In this respect and concerning the making of these gas mixture bubbles, I would like to know if as I think it is preferable to first inject the heavy gas (O2) in the test tube and then the light gas (H2), or does it not matter, but also know if this mixture will be homogeneous instantly, or is it better to wait a few minutes before proceeding to the inflammation?

Offline Enthalpy

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Re: Underwater accidental hydrogen / oxygen explosion
« Reply #22 on: December 03, 2019, 11:36:01 AM »
How much hydrogen does rusting steel produce, I have no opinion. The major reaction is between iron and dissolved oxygen, but with many tons or steel compared with litres of hydrogen, a minor reaction suffices. Maybe the acidity of water changes everything. The ability of the hull to retain hydrogen produced over years too, since hydrogen diffuses easily.

Under water, maybe the amount of vapour in the air or oxygen changes the explosive limit of hydrogen. After all, 0.02atm vapour in air are not small compared with 0.04atm hydrogen. Or the inertia of water helps the pressure rise. Unclear to me.

I hope you'll use test containers made of polymer, not glass test tubes. Tupperwares have practical advantages. And I hope that you won't be in the water at that time: if a 10mL hydrogen explosion hurts the ears in the atmosphere, underwater it must harm them. You can use a thin wire to ignite the gas: copper uses not to burn. Take one filament from a stranded electric copper wire
https://en.wikipedia.org/wiki/Copper_conductor#Solid_and_stranded
Use a hot glue gun
https://en.wikipedia.org/wiki/Hot-melt_adhesive
if you need waterproof holes for the ignition line.

I see one reason to blow oxygen before hydrogen: the mix will keep hydrogen-poor all the time. Mixing does take time, preferably with active means, like shaking the gases together with water. It's similar to cigarette smoke mixing in the air.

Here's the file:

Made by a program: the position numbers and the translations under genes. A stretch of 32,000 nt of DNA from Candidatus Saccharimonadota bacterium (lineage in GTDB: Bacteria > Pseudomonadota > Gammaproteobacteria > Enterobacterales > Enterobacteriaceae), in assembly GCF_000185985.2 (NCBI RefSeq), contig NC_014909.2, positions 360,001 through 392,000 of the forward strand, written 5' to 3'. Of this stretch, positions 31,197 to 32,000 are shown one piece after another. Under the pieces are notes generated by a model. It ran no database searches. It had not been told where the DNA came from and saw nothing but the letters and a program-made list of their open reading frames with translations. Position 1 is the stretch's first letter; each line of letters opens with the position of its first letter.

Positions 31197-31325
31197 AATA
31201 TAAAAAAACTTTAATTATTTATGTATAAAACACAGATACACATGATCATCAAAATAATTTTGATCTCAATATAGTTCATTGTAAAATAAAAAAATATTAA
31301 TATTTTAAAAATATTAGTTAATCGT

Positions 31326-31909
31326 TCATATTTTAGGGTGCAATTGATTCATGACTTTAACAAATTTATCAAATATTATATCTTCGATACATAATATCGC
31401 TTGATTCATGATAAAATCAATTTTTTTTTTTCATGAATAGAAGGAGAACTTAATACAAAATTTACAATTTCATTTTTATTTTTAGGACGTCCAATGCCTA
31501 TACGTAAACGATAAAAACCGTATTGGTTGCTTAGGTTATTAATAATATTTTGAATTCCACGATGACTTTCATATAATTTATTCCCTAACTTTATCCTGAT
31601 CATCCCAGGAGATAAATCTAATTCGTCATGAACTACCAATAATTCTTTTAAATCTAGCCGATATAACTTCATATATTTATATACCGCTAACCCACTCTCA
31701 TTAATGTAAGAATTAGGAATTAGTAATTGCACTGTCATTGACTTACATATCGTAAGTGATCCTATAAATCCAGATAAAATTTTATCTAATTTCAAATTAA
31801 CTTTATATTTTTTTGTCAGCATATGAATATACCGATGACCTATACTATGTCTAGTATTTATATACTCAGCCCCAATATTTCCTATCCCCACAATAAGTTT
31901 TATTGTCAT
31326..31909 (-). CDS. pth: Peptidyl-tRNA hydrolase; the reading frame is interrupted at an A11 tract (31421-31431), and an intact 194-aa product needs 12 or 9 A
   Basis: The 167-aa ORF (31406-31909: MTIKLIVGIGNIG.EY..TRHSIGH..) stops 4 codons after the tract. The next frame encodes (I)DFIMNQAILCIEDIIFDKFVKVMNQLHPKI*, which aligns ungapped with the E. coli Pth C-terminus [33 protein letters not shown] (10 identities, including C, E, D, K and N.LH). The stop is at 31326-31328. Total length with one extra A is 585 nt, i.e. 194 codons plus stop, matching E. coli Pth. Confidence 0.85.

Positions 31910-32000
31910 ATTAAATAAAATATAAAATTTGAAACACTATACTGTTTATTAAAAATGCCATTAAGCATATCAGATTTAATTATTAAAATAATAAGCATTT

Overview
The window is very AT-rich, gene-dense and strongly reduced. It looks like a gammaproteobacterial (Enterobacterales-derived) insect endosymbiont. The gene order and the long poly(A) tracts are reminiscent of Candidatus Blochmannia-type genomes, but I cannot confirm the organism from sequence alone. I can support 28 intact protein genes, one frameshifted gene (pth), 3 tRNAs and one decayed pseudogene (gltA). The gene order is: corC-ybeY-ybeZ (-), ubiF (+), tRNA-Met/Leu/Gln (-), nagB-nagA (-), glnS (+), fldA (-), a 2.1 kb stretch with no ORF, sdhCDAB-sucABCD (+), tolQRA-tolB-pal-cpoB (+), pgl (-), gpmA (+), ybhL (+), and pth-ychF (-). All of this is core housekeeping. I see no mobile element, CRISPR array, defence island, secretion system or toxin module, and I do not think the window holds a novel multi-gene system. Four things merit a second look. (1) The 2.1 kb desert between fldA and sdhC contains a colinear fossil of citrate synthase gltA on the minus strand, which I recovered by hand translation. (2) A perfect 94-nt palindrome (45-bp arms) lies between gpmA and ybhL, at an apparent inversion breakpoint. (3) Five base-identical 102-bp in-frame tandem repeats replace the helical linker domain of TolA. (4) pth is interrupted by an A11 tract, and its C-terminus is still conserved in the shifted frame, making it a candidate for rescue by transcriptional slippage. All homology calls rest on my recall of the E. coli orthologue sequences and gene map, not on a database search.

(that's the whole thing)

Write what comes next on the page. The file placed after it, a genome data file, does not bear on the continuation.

Offline Papyone

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Re: Underwater accidental hydrogen / oxygen explosion
« Reply #23 on: December 04, 2019, 11:24:25 AM »
No don’t be afraid tests will be made underwater but off course without divers. ;)
Last week I’ve made a first little test in a bucket with 5 ml of a mix containing 30 % of H2 and 70 % of air and tried to ignite it via the current send in a thin copper wire by a 12 volts car battery. The wire melted but without igniting the mixture.
Was the spark too cold or the mixture not homogenous enough (I ignited it immediatly after making) I don’t know?
For the next tests to make sure that the sparks are hot enough we will rather use 2 copper conductors and provoke an arc between them thanks to a 30 volts 150 amps current produced by welding maschine.

Offline Enthalpy

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Re: Underwater accidental hydrogen / oxygen explosion
« Reply #24 on: December 05, 2019, 11:54:16 AM »
30V make a very short arc if any, difficult to obtain with electrodes at a fixed distance. Normally, you'd have a transformer to create like 10kV, as in a car ignition. But here, water would just short-circuit the 10kV side, preventing the creation of the high voltage, that's why I didn't suggest it.

I know no explanation for melting Cu not igniting oxygen+hydrogen. This mixture uses to ignite around 500°C and copper melts at 1000°C. Possibly the energy input was too small for hydrogen as the wire melted instantly, but I didn't expect that. You might try in air with a few different series resistors, keeping the value that melts the wire after a perceivable time.

A filament lamp with broken bulb is also efficient, and tungsten doesn't burn in oxygen. I feel it less convenient than a thin copper wire.

Mixing the gases goes rather quickly, think of tobacco smoke, and you don't need a perfect 30% mix for boom. 5% somewhere suffices. Good mixing is more important near the flammability limit.

Please be very careful with car batteries and wires and short-circuits. They can provide hundreds of amps, letting explode wires much thicker. A friend of mine, excellent experimenter and engineer, nearly lost a finger when he shorted his battery with his wedding ring. No trace of the ring, and surgeons found little more than the bone left. For your setup, a thick LR20 1.5V alkaline battery should suffice, without resistor.